Tuesday, May 21 2013 12:03 PM EDT2013-05-21 16:03:47 GMT
LOUISVILLE, Ky. (WDRB) -- This has a familiar sound. Bobby Petrino takes over a program making a conference change and looks to lift it in stature.The new Western Kentucky University coach was at the ConferenceMore >>
In Eric Crawford's "Morning Line," Bobby Petrino says he's not patient and wants to get WKU "cranked up pretty good" in a hurry, plus John Calipari's storm donation and more.More >>
Monday, May 20 2013 10:38 PM EDT2013-05-21 02:38:47 GMT
LOUISVILLE, Ky. (WDRB) -- Teddy Bridgewater doesn't ask for much. So when he told University of Louisville football coach Charlie Strong and offensive coordinator Shawn Watson that he wanted to ask somethingMore >>
Louisville quarterback Teddy Bridgewater is certainly going to be a Heisman Trophy candidate to start next season, but he has told coaches he doesn't want a Heisman publicity campaign.More >>
Monday, May 20 2013 12:41 AM EDT2013-05-20 04:41:21 GMT
LOUISVILLE, Ky. (WDRB) -- The scene is always the same. After every University of Kentucky basketball home game, the coach walks across the Rupp Arena court, puts on his headset and starts talking withMore >>
Kentucky basketball coach John Calipari will do things a bit differently with his young but talented Wildcats team this season.More >>
Monday, May 20 2013 10:48 PM EDT2013-05-21 02:48:31 GMT
Shelbyville, Ky (WDRB) -- Shelby County is stiffening its rules on underage drinking. The city council is currently considering adopting an ordinance already passed by Shelby County which will hold adultsMore >>
Shelbyville is set to enact an ordinance that will hold adults responsible when minors drink on their property.More >>
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All Budget Cuts Shouldn't Be Equal (1/10/12)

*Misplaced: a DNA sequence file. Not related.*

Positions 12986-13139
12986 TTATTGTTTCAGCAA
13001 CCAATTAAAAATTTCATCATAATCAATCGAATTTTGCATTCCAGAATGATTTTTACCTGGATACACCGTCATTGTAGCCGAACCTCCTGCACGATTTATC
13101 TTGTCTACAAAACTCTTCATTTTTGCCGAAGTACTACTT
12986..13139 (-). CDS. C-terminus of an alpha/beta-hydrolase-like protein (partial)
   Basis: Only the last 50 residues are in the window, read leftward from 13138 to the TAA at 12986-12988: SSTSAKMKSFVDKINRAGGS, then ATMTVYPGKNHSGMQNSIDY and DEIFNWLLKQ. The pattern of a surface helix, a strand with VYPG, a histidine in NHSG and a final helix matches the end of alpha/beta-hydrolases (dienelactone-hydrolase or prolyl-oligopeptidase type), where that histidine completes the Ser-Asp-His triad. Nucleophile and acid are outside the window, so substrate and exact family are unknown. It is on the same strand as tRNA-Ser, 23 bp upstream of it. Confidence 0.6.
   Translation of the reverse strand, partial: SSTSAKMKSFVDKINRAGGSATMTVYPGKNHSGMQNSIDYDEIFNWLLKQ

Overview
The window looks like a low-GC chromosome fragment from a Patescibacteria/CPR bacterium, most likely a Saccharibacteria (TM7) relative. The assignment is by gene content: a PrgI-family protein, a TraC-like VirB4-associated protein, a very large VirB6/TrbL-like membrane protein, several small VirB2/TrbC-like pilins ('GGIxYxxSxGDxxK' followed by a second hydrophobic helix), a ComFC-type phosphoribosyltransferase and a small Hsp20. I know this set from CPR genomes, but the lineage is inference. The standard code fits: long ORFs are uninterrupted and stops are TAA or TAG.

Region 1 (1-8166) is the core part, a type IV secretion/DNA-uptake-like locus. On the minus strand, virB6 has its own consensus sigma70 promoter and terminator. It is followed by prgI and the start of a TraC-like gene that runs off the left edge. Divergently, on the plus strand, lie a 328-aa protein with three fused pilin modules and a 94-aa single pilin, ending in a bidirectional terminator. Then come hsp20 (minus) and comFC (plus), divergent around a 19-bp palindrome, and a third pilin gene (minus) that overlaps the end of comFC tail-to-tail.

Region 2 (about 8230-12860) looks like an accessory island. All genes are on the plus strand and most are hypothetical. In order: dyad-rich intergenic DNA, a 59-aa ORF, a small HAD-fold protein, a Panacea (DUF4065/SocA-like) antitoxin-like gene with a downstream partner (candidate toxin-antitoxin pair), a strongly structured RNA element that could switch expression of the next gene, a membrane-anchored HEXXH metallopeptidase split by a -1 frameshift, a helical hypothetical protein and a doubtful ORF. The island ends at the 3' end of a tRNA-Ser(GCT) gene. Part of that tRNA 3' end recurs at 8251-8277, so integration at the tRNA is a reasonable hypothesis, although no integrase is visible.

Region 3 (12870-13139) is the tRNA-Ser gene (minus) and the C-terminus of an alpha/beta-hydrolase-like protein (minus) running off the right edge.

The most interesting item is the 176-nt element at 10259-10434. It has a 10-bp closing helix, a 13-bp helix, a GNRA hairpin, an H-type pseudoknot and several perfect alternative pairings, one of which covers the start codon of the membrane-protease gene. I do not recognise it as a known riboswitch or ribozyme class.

Last week, Kentucky Governor Steve Beshear delivered his State of the Commonwealth message, and it seems the Commonwealth is in a bad state, indeed.
So bad that he cautioned we'll be "forced to carve into some of our most critical, basic services," and he told all departments to plan for budget cuts of seven to nine percent.
But are across the board cuts really wise?
I've always felt that Kentucky's fiscal problems aren't due to a shortage of revenue, but an excess of spending. In good times, the state took on far too many functions that really aren't the responsibility of government. And now, in tough times, we can't differentiate between what's essential and what's not.
But we need to. Given the state of our education system, does it really make sense to subject it to the same kinds of cuts as some obscure social program that benefits very few? Should law enforcement suffer equally with some legislator's personal pork barrel project?
Suggesting equal cuts in all programs implies that all state spending has equal value, and that's just not true.
The brave solution would be to maintain funding levels for those programs that perform truly essential functions and pay for it by eliminating, or drastically cutting, those that don't. And I hope the Governor will try to do exactly that.